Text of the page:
Philip (or Philippus) of Opus (Greek: Φίλιππος Ὀπούντιος), was a philosopher and a member of the Academy during Plato's lifetime. Philip was the editor of Plato's Laws. Philip of Opus is probably identical with the Philip of Medma (or Mende), the astronomer, who is also described as a disciple of Plato.

Plato's Laws and Epinomis

According to Diogenes Laërtius, Philip of Opus was a disciple of Plato,[1] who was responsible for transcribing Plato's Laws into twelve books, and writing the thirteenth book (the Epinomis) himself:

Some say that Philip the Opuntian transcribed his [Plato's] work, Laws, which was written in wax [wooden tablets coated with wax]. They also say that the Epinomis [the thirteenth book of the Laws], is his.[2]

In the Suda, Philip is listed anonymously under the heading of philosophos ("philosopher"), his name being lost from the beginning of the entry:

Philosopher who divided the Laws of Plato into 12 books; for he himself is said to have added the 13th. And he was a pupil of Socrates and of Plato himself, occupied with the study of the heavens. Living in the time of Philip of Macedon, he wrote the following: On the distance of the sun and moon; On gods; On time; On myths; On freedom; On anger; On reciprocation; On the Opuntian Lokrians; On pleasure; On passion; On friends and friendship; On writing; On Plato; On eclipse(s) of the moon; On the size of the sun and moon and earth; On lightning; On the planets; Arithmetic; On prolific numbers; Optics; Enoptics; Kykliaka; Means; etc.[3]

Since the entry is located under the heading philosophos, the defect presumably existed in the source from which the Suda borrowed. It was not until the 18th century when Ludolf Küster, the editor of the Suda,[4] identified this anonymous entry with the Philip of Opus mentioned by Diogenes Laërtius.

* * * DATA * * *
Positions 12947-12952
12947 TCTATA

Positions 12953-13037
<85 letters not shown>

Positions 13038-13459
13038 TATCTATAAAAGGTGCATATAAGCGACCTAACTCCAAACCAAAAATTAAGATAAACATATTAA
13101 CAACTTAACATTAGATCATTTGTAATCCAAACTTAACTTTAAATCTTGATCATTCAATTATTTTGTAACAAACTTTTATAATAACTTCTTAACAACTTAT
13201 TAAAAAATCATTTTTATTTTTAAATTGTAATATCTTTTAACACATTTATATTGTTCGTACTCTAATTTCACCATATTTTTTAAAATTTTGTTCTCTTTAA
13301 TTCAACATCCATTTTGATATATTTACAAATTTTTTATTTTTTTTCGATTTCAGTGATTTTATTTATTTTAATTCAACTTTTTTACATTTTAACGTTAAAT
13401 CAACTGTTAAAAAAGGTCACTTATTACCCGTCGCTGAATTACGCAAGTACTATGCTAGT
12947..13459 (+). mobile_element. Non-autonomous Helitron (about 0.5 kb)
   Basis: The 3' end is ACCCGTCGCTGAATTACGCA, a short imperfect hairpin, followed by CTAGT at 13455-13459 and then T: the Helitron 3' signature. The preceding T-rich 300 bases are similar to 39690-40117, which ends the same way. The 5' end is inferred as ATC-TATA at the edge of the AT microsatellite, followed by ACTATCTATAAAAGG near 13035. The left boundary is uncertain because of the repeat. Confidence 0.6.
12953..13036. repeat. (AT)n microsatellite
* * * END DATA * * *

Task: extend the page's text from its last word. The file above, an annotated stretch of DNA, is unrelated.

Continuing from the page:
Philip the astronomer

Because he is identified in the Suda as an astronomer, it is generally assumed that Philip of Opus is the same person as Philip of Medma, (also called Philip of Mende)[5] who was an astronomer and mathematician and a disciple of Plato. Philip of Medma is mentioned by several ancient writers, such as Vitruvius,[6] Pliny the Elder,[7] Plutarch,[8] (who states that he demonstrated the figure of the Moon), Proclus,[9] and Alexander of Aphrodisias. His astronomical observations were made in the Peloponnese and in Locris (where Opus was a principal city), and were used by the astronomers Hipparchus, Geminus of Rhodes, and Ptolemy. He is said by Stephanus of Byzantium[10] to have written a treatise on the winds.

Diogenes Laërtius, iii. 37, 46
Diogenes Laërtius, iii. 37
Suda, Philosophos
Ludolf Küster, Suidae Lexicon, Cambridge, 1705
The tradition of calling him "Philip of Mende" seems to have arisen from the Latin translation of Proclus, by Francesco Barocius, (lib. ii. c. 4) which is presumably an error of either of the printer or translator, or perhaps of the manuscript.
Vitruvius, Architect. ix. 7, s. ut alii 4
Pliny, Naturalis Historia, xviii. 31. s. 74
Plutarch, Quod non possit suaviter vivi secund. Epicur. Opera
Proclus, In I. Euclid. Element. Lib. Commentar.

Stephanus, De Urbibus s. v. Medme

This article incorporates text from a publication now in the public domain: Smith, William, ed. (1870). Dictionary of Greek and Roman Biography and Mythology. Missing or empty |title= (help)
Further reading

Tarán, Leonardo. Academica: Plato, Philip of Opus, and the pseudo-Platonic Epinomis. Philadelphia: American Philosophical Society, 1975.


Ancient Greek astronomy

Aglaonice Agrippa Anaximander Andronicus Apollonius Aratus Aristarchus Aristyllus Attalus Autolycus Bion Callippus Cleomedes Cleostratus Conon Eratosthenes Euctemon Eudoxus Geminus Heraclides Hicetas Hipparchus Hippocrates of Chios Hypsicles Menelaus Meton Oenopides Philip of Opus Philolaus Posidonius Ptolemy Pytheas Seleucus Sosigenes of Alexandria Sosigenes the Peripatetic Strabo Thales Theodosius Theon of Alexandria Theon of Smyrna Timocharis


Almagest (Ptolemy) On Sizes and Distances (Hipparchus) On the Sizes and Distances (Aristarchus) On the Heavens (Aristotle)


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